The Equity Alliance & IMF to host free “Voting is LIT” Community Block Party April 21

FOR IMMEDIATE RELEASE

THE EQUITY ALLIANCE & THE INTERDENOMINATIONAL MINISTER’S FELLOWSHIP TO HOST “VOTING IS LIT” COMMUNITY BLOCK PARTY

Nonprofit aims to increase African-American turnout during first Saturday of early voting April 21

Nashville, Tenn. (APRIL 9, 2018) – On the heels of releasing its inaugural Nashville Voter Guide with more than 929 downloads in its first two weeks, The Equity Alliance is now gearing up for its Community Block Party to energize the community during the May 1 primary election early voting period. The “Voting is Lit” Community Block Party will be held Saturday, April 21 from Noon to 4 p.m. at Hartman Park Community Center, located at 2801 Tucker Road near the Bordeaux Library precinct.

The event will include a kid’s corner, live performances, a Greek showcase and stroll off featuring local fraternities and sororities, music, food and a party bus to shuttle attendees to go vote at the Bordeaux Library. Robert “Black Rob” Higgins will be hosting along with local 92Q on-air personality DJ C-Wiz.

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“There are several reasons that hinder voter turnout in Nashville, including lack of education and awareness of who’s on the ballot,” said The Equity Alliance Founder and Board President Charlane Oliver, “One of the steps we took this year was to educate the community by releasing the 2018 Nashville Voter Guide. The next step is to engage the community with programs and events like this one.”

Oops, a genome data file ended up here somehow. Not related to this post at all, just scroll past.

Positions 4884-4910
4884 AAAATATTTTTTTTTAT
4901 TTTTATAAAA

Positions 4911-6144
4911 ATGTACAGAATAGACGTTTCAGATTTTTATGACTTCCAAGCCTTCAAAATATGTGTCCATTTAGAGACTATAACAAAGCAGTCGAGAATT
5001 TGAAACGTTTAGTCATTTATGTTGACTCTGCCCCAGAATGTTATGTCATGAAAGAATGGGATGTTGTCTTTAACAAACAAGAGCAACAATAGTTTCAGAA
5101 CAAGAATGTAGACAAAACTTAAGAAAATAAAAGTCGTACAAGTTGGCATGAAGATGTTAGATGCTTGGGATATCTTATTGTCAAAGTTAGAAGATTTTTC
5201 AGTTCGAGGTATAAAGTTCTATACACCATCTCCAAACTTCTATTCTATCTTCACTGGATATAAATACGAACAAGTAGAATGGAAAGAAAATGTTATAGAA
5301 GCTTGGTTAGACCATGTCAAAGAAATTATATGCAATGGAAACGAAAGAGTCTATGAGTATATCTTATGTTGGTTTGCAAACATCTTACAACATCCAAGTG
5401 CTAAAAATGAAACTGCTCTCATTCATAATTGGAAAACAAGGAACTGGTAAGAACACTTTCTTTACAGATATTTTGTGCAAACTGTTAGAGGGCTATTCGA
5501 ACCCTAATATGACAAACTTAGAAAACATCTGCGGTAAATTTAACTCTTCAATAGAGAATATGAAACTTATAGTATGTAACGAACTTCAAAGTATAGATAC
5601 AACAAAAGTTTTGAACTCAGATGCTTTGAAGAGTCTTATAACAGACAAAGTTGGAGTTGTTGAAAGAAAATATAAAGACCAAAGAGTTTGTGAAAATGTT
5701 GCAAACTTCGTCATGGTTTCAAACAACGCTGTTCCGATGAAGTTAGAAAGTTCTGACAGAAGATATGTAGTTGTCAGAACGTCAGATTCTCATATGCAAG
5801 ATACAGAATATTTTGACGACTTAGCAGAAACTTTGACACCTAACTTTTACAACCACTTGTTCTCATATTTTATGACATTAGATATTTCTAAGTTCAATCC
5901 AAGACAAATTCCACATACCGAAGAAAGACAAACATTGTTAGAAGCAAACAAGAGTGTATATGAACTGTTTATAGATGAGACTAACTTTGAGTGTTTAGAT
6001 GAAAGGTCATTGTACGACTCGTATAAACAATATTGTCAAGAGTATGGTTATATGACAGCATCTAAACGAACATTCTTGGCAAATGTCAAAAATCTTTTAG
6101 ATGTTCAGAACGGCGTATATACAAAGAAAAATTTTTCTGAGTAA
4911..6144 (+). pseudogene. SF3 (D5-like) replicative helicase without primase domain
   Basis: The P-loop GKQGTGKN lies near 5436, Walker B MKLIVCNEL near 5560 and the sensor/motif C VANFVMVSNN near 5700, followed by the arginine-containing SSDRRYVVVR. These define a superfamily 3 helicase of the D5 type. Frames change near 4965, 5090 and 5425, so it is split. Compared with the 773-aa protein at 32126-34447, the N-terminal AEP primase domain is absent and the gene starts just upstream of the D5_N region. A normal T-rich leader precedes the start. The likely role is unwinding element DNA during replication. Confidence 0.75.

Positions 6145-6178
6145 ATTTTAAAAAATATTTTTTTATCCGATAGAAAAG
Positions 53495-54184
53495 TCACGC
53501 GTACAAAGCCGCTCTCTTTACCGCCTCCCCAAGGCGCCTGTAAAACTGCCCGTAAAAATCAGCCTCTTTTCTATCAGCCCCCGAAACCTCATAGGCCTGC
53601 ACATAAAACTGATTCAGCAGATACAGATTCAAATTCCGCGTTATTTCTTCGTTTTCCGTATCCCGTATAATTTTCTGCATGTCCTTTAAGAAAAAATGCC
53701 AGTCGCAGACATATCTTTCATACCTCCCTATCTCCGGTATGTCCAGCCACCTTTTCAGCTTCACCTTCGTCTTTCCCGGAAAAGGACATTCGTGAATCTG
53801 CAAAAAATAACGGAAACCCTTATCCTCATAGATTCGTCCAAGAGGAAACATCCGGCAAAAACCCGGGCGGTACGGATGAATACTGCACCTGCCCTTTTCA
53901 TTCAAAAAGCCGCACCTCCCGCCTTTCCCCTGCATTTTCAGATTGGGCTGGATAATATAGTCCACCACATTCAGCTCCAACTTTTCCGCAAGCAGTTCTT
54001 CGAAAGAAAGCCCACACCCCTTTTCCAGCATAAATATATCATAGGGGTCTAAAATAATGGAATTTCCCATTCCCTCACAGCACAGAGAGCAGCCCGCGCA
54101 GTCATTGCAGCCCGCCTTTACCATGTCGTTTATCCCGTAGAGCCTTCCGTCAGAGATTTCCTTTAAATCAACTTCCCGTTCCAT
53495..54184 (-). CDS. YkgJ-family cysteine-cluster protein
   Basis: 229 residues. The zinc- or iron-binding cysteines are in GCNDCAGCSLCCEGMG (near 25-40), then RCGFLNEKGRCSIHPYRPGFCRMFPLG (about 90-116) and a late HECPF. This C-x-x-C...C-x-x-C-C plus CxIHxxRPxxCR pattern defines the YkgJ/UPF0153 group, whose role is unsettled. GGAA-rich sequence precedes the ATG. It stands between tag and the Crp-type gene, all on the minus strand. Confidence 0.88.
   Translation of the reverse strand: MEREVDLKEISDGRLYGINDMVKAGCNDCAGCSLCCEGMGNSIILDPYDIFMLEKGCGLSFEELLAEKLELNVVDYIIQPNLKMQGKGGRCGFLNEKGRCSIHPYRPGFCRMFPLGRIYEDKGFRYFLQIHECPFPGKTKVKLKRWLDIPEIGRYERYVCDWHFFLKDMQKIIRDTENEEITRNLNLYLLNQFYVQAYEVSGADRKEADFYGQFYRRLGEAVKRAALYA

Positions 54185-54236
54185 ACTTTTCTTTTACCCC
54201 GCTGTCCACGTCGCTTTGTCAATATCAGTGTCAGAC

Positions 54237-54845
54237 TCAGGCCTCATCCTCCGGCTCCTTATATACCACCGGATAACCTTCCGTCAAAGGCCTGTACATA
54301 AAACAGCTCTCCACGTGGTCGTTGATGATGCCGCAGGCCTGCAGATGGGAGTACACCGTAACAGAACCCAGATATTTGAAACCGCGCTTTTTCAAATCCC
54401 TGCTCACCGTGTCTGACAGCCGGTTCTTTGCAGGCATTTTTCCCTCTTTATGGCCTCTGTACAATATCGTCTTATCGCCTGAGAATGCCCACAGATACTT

Early voting has its advantages. Citizens can vote at any early voting location that is most convenient and can vote during a time that best fits their personal schedule. Through their partnership with the Interdenominational Minister’s Fellowship (IMF) to launch Souls to the Polls, The Equity Alliance will shuttle attendees to vote at the Bordeaux Library precinct throughout the event.

“Research has shown that when poll parties are held near a voting precinct in a predominantly African-American neighborhood, voter turnout is likely to increase,” says Tequila Johnson, The Equity Alliance co-founder, vice president and event organizer. “We are so appreciative of organizations like IMF. The support of the Nashville churches and other organizations across the city has been vital to our mission to build coalitions and alliances.”

The mission of The Equity Alliance is to increase minority voter participation and foster civic engagement. Tennessee ranks 50th in voter turnout and 40th in voter registration. In Davidson County, people of color live in precincts with the lowest voter turnout.

The event is free and open to the public.

For more information on this event, to become a volunteer or to learn more about The Equity Alliance, please visit, www.theequityalliance.org or email info@theequityalliance.org.

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About The Equity Alliance

Established in January 2017, The Equity Alliance proactively advocates for communities of color to have a fair and just opportunity at realizing the American dream. As a Nashville-based, nonpartisan, 501(c)3 nonprofit organization, The Equity Alliance equips citizens with tools and strategies to engage in the civic process and empower them to take action on issues affecting their daily lives. Our work is achieved through four areas: Voter Registration, Voter Education, Voter Restoration, and Voting Rights. Learn more at www.theequityalliance.org or follow on Facebook, Twitter, and Instagram.